"It’s been a total dream come true."
It’s late to be on the phone from Philadelphia, but Katie Crutchfield speaks with the same kind of gentle but hard-earned wisdom as do the songs she performs as Waxahatchee.
Coming quick on the heels of the perfectly morose debut American Summer and the slightly more hi-res, Cerulean Salt, last year’s Ivy Tripp is her best record yet, a remarkably sensitive suite of songs arcing out the silent challenges of mid-20s ennui and desire.
As her first release with the revered NoCal indie label Merge, it’s been a dream arrival into the big leagues. “It’s great! They were the label I wanted to work with since I started to play music,” Crutchfield exclaims. “I was always into their bands and the records they put out, so it’s been a total dream come true. Since the label was founded by people in a punk band, Merge is a dream for someone like me from DIY and punk who doesn’t have a music industry background, and isn’t interested in getting one.”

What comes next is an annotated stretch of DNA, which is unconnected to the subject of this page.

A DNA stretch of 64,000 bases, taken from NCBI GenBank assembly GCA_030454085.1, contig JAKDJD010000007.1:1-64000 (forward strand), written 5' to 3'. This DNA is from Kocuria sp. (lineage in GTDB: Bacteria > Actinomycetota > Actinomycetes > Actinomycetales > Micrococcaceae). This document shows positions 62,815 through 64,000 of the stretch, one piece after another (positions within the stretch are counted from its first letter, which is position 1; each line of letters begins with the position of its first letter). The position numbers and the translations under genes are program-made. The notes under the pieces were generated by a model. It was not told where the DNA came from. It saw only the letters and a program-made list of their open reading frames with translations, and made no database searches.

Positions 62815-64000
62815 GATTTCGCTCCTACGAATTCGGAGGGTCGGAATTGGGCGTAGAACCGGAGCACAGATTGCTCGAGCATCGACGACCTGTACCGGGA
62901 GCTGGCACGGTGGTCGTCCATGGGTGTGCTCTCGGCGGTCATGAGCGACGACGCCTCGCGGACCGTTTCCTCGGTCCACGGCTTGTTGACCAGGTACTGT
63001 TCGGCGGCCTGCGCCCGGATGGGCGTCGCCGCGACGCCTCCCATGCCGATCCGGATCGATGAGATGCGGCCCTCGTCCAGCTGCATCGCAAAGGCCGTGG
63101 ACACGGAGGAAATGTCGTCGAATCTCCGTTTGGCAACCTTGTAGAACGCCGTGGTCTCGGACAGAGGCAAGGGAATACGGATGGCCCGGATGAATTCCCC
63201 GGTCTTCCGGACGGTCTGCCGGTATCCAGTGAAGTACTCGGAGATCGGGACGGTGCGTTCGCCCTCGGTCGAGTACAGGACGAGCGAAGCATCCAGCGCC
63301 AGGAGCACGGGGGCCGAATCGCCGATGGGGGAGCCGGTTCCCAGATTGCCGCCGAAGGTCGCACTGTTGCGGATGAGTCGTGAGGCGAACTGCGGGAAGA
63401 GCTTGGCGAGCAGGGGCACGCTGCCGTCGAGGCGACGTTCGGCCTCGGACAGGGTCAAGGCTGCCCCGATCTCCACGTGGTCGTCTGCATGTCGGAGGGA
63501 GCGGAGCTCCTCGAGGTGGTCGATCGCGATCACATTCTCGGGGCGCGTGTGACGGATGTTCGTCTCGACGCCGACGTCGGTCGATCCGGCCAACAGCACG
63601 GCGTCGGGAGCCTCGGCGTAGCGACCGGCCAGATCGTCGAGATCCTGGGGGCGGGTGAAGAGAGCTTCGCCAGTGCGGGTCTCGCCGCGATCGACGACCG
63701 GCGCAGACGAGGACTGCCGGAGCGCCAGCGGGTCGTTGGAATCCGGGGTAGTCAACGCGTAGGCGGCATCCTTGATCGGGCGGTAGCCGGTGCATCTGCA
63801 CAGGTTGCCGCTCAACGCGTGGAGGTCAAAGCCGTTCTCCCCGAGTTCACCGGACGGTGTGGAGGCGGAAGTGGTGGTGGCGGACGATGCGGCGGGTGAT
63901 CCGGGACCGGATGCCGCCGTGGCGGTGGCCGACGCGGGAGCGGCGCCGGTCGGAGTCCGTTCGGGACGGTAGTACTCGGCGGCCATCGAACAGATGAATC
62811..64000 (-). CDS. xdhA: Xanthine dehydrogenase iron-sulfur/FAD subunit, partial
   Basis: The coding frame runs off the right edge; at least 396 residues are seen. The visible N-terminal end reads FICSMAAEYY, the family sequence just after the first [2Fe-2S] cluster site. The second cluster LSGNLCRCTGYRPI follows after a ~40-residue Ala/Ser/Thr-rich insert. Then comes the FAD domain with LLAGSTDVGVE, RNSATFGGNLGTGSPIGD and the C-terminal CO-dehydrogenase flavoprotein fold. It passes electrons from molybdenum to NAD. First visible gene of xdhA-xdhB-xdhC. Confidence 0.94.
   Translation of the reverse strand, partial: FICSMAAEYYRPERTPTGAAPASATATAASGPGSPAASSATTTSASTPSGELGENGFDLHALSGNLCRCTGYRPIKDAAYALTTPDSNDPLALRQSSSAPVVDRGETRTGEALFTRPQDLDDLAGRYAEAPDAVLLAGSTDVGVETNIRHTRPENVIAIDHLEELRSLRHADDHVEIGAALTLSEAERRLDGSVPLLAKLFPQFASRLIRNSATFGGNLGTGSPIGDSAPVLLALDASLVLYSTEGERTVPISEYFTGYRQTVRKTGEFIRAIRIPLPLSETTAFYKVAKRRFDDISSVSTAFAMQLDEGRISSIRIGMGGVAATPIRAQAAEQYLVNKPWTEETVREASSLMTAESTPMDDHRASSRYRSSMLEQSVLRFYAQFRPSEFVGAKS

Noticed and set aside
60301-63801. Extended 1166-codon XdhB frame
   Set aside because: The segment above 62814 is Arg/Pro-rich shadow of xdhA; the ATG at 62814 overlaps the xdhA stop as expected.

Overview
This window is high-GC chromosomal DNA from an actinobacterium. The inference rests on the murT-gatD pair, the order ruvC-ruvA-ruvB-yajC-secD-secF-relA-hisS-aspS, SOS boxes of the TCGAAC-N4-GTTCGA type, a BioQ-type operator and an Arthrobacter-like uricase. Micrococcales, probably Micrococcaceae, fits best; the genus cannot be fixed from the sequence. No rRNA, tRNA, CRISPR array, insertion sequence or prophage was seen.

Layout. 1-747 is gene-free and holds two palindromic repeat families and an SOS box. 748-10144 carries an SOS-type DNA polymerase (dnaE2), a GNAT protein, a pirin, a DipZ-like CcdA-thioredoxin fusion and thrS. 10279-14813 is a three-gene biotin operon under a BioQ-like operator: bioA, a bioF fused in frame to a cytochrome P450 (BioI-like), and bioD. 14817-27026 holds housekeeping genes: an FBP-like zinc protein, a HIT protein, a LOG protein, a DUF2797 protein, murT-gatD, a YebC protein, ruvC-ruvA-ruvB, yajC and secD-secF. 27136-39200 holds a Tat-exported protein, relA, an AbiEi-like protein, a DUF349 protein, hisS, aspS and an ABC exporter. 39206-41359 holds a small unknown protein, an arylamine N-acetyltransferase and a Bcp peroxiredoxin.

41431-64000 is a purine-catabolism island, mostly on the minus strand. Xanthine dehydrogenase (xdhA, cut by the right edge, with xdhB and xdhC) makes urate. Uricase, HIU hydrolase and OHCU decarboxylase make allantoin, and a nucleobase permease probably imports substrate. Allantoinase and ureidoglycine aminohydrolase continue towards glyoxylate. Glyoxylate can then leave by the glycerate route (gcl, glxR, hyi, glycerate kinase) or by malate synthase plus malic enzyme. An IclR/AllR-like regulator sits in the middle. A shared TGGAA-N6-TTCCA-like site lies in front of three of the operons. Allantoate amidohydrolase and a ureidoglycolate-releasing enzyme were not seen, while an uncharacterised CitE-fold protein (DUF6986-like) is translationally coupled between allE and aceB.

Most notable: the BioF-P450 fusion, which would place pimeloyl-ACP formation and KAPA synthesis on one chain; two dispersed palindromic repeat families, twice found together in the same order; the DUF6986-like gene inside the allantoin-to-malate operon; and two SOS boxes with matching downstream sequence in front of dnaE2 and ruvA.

That sense of empowerment sings through the whole record. Despite dealing with uncertainty, the songs are anything but, breaking new ground from the sadly winsome La Loose to the proggier portent of the closing Bonfire.
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Waxahatchee is named for a creek that flows where Crutchfield grew up in Birmingham, Alabama, and she’s stayed close to her roots; her twin sister Alison (of Swearin’) plays in the live band, and on Crutchfield’s last and first tour of Australia, she took her mother along. Early teenage days with her sister remain influential. Well before they began playing shows together as P.S. Eliot, they lived to play music together in the basement.
“We didn’t have a ton of friends, and were in that phase of reviewing the things adults had guided us towards, and rejecting a lot of them. It was also that time you could download any music you wanted for free all the time!” laughs Crutchfield. “Which was a beautiful time for me, I learned so much about music. We would just play covers in the basement all day and after school. It was the first thing we did and picked up on our own without anyone telling us to do it.”
Originally published in X-Press Magazine